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Hale v. Leeds

Decided: November 17, 1958.


On appeal from Superior Court, Chancery Division.

For affirmance -- Chief Justice Weintraub, and Justices Heher, Wachenfeld, Burling, Jacobs, Francis and Proctor. For reversal -- None. The opinion of the court was delivered by Burling, J.


This is an action commenced pursuant to N.J.S. 3 A:25-37 and R.R. 4:85, for reimbursement of federal estate taxes paid by the plaintiff. The Superior Court, Chancery Division, entered final judgment in favor of defendants, executors of the estate of Robert L. Leeds. Plaintiff appealed to the Superior Court, Appellate Division. While the cause was pending in that court we certified it on our own motion.

Plaintiff is the former wife of decedent. On November 16, 1938 the plaintiff and decedent entered into a formal separation agreement executed in the State of New York. In consideration of the surrender of plaintiff's marital property rights she was to receive a life interest in life insurance policies of her husband totalling $140,000 in face amounts, and a right to invade corpus up to $25,000. Thereafter,

on February 25, 1939 plaintiff obtained a final decree of divorce in Florida. The decree did not incorporate or refer to the 1938 separation agreement.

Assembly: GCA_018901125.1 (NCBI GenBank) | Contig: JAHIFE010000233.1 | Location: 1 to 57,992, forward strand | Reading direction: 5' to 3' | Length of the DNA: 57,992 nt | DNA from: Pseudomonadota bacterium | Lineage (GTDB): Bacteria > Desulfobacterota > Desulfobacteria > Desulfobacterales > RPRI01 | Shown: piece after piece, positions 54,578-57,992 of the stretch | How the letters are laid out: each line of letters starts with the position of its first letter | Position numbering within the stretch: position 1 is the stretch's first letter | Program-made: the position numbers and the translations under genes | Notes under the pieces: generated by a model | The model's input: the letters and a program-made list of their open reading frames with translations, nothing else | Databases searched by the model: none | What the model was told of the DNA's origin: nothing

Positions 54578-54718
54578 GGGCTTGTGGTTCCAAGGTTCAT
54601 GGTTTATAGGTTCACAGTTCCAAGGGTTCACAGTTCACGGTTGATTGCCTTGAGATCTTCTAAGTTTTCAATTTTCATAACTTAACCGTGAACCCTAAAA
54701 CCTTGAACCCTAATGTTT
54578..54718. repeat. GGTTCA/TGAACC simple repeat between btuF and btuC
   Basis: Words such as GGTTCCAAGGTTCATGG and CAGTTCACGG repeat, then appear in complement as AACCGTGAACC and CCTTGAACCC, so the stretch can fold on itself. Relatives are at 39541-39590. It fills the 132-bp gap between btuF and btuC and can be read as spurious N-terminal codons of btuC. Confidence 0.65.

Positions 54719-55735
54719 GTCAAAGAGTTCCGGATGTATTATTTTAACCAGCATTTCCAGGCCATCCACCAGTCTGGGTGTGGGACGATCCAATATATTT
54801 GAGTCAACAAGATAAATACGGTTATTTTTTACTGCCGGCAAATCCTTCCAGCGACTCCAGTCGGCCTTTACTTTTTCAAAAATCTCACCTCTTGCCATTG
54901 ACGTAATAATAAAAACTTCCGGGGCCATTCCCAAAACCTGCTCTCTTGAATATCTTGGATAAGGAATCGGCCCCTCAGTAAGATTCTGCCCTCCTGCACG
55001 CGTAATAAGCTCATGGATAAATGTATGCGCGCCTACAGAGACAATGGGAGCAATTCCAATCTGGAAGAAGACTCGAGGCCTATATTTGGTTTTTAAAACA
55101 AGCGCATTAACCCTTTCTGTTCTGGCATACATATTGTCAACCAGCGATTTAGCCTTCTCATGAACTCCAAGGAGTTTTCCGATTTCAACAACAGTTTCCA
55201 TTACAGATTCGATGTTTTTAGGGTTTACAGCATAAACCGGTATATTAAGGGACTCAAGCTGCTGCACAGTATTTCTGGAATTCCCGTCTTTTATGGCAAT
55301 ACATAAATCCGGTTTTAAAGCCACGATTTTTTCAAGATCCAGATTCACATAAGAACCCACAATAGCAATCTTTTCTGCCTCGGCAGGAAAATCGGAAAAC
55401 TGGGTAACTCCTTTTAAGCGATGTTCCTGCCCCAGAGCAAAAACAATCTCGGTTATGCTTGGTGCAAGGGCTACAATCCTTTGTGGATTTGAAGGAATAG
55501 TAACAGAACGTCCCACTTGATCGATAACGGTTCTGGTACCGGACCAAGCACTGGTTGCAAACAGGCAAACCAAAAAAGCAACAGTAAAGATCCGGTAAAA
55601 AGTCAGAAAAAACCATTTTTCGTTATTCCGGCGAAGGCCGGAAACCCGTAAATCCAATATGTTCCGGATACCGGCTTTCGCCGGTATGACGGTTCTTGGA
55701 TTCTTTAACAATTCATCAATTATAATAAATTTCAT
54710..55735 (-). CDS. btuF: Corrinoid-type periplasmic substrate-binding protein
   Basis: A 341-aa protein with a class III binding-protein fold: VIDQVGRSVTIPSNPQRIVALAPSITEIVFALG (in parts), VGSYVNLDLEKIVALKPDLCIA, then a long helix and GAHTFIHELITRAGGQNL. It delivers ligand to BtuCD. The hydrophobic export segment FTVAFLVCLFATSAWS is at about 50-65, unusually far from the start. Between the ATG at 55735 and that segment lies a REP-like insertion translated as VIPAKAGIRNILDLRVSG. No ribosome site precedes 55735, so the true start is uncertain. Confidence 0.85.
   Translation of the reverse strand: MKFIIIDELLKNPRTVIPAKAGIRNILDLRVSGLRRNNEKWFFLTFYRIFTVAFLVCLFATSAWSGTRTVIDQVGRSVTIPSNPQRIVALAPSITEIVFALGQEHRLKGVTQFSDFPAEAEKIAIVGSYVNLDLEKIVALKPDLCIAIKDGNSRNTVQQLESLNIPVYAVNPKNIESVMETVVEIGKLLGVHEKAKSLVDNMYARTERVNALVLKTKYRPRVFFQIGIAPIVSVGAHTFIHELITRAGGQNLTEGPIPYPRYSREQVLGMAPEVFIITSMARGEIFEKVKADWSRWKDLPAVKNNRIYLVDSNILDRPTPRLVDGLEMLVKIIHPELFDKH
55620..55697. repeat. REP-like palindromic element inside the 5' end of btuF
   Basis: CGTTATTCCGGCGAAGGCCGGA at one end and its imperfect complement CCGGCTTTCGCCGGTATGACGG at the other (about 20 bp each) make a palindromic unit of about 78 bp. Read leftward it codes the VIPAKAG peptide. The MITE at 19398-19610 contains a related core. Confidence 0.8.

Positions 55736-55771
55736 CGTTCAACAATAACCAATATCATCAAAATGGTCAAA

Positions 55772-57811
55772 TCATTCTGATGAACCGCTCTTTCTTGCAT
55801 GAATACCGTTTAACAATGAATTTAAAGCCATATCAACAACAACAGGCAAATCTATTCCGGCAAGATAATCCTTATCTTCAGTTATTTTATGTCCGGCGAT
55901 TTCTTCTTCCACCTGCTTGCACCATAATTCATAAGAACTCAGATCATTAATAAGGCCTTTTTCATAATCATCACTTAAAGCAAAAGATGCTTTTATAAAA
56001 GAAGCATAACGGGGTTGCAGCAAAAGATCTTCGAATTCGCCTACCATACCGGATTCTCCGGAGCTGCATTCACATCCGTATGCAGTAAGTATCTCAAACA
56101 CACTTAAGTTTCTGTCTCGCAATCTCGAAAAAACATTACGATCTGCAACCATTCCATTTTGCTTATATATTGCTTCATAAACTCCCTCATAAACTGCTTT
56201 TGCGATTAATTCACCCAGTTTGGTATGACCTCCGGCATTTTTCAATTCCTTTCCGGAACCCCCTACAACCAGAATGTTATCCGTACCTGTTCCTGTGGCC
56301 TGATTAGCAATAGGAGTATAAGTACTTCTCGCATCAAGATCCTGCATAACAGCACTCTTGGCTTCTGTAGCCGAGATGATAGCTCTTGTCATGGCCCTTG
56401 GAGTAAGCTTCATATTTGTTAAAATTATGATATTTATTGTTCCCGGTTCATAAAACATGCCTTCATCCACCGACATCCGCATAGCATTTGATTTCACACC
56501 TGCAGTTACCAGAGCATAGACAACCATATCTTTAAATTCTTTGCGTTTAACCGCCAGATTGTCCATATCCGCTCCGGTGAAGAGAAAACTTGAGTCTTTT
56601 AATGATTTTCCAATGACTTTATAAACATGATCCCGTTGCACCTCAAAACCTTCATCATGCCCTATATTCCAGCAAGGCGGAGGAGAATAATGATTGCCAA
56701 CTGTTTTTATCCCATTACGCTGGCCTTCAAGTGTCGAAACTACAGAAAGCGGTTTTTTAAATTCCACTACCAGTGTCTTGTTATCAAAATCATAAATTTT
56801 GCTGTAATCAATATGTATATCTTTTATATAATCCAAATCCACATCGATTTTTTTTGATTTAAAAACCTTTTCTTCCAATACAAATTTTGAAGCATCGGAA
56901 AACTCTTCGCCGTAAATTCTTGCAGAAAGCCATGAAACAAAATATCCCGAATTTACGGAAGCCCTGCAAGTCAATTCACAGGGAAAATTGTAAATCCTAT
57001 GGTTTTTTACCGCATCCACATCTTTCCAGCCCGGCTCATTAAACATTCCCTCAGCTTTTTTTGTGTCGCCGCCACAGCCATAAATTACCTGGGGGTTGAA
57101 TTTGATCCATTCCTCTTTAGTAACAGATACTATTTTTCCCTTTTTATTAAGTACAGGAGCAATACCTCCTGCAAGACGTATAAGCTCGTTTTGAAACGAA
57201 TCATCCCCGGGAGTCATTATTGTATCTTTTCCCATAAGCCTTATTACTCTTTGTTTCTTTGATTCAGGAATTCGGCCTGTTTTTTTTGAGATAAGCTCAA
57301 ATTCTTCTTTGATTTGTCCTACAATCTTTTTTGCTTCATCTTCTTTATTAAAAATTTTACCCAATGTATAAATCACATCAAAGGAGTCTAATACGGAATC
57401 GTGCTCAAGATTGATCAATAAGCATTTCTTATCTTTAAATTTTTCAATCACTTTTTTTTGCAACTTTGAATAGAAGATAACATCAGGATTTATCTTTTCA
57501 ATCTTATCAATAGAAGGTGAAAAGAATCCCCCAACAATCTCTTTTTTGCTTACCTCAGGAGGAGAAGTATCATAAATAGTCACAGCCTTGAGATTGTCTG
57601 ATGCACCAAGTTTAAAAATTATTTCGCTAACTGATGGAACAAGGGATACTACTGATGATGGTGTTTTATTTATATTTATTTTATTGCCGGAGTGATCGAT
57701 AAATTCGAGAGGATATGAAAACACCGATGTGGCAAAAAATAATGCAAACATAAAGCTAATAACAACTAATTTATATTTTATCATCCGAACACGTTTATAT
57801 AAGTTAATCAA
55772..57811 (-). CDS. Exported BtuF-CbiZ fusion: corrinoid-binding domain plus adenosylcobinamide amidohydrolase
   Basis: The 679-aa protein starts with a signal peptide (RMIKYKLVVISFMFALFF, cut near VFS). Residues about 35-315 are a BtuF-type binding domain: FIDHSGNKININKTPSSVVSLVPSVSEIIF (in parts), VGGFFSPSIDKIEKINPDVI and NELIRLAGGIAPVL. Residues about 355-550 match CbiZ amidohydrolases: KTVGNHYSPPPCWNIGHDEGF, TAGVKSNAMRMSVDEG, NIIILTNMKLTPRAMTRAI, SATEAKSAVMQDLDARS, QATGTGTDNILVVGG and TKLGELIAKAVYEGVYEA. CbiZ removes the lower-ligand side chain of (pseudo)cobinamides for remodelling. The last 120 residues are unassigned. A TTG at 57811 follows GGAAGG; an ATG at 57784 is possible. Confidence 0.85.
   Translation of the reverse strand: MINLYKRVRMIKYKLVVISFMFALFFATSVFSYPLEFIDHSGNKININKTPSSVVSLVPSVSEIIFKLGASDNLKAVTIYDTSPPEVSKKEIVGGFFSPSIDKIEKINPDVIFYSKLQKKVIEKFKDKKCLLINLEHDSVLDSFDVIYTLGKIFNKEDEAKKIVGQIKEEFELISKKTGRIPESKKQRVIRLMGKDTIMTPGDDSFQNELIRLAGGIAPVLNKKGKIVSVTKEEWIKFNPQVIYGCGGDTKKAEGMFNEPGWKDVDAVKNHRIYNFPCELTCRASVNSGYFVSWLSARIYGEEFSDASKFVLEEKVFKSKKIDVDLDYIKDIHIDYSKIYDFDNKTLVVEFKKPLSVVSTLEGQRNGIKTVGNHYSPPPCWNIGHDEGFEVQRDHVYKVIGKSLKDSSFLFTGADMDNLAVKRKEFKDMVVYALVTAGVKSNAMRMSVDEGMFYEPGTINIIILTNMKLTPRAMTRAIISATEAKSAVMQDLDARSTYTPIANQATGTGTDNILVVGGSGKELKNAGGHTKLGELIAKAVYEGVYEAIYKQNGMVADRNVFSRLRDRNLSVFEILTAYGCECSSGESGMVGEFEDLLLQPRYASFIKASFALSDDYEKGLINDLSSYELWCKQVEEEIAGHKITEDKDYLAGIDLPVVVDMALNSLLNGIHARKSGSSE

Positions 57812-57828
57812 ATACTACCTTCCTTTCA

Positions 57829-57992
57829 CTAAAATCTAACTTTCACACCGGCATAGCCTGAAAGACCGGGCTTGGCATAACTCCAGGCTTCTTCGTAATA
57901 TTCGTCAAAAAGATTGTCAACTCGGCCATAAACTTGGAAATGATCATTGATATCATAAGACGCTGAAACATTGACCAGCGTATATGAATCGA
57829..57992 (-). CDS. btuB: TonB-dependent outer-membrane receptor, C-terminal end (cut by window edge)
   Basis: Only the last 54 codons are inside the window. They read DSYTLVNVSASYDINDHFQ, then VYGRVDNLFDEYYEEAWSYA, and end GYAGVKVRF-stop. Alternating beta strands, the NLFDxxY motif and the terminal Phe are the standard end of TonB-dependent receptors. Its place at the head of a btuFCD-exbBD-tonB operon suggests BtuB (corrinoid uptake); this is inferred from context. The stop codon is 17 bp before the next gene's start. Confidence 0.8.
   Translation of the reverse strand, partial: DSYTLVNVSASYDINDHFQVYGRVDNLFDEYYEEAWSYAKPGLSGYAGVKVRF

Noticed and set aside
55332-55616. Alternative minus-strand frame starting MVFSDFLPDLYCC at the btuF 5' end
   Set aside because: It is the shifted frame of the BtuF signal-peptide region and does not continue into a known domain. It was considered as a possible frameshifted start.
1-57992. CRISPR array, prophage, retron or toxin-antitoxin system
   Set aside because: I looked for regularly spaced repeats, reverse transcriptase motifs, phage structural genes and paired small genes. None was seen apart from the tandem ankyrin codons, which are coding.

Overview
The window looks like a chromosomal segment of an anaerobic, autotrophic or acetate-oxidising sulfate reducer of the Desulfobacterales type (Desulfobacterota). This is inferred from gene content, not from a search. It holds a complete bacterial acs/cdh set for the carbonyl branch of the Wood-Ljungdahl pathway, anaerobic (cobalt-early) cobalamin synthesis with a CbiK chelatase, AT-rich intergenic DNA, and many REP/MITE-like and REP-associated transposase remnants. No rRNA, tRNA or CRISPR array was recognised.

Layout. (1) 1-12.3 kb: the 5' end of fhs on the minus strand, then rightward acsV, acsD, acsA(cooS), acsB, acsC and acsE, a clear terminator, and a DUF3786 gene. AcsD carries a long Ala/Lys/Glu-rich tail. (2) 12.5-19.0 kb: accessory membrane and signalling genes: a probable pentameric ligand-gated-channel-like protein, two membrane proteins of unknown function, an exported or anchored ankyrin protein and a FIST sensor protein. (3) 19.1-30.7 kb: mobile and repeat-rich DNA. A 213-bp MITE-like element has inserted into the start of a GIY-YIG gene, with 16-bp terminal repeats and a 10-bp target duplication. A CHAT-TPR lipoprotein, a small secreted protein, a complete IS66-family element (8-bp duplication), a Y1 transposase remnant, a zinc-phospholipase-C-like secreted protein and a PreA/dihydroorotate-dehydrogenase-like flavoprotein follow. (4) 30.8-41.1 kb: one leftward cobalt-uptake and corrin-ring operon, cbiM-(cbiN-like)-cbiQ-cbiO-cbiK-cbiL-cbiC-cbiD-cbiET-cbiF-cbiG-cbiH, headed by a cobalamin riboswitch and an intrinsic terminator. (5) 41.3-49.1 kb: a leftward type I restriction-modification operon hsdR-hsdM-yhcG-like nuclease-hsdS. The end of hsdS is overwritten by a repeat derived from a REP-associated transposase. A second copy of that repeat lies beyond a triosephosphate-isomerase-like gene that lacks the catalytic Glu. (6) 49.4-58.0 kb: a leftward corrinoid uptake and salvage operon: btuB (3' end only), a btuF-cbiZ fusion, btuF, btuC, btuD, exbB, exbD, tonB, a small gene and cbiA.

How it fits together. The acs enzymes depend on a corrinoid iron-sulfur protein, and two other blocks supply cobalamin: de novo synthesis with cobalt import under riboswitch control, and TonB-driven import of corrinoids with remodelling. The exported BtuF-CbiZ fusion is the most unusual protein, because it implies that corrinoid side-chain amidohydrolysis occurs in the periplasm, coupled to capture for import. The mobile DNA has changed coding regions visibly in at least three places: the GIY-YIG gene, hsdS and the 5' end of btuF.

By a formal agreement dated June 4, 1941, the parties modified the 1938 agreement in certain respects. Under the terms of the modified agreement plaintiff was to receive instead of a life interest in $140,000, the entire proceeds outright of three life insurance policies totalling $74,600, if she survived decedent. In the event that she did not survive him the proceeds were to be paid to their children. In addition to the proceeds of the policies the decedent agreed that: "his Estate will be charged with the obligation to pay the sum of Fifteen Thousand Dollars ($15,000) outright to the party of the second part (free from Estate and Inheritance taxes)." Decedent promised to pay the premiums on the life insurance policies and further that: "he will not without the written consent of the party of the second part, change the beneficiary clauses of the said Policies, or any of them, borrow against the said Policies, or surrender the said Policies, or exercise any options in respect of the same or any of them."